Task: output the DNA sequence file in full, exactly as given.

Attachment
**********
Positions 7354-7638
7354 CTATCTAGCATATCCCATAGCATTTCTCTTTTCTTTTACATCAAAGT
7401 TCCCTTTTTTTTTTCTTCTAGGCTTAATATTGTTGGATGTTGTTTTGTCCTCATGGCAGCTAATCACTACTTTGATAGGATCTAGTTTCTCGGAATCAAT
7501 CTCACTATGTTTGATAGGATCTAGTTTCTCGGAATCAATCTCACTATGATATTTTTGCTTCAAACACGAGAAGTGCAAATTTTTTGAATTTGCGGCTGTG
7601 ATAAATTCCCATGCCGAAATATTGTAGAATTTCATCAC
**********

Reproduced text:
Positions 7354-7638
7354 CTATCTAGCATATCCCATAGCATTTCTCTTTTCTTTTACATCAAAGT
7401 TCCCTTTTTTTTTTCTTCTAGGCTTAATATTGTTGGATGTTGTTTTGTCCTCATGGCAGCTAATCACTACTTTGATAGGATCTAGTTTCTCGGAATCAAT
7501 CTCACTATGTTTGATAGGATCTAGTTTCTCGGAATCAATCTCACTATGATATTTTTGCTTCAAACACGAGAAGTGCAAATTTTTTGAATTTGCGGCTGTG
7601 ATAAATTCCCATGCCGAAATATTGTAGAATTTCATCAC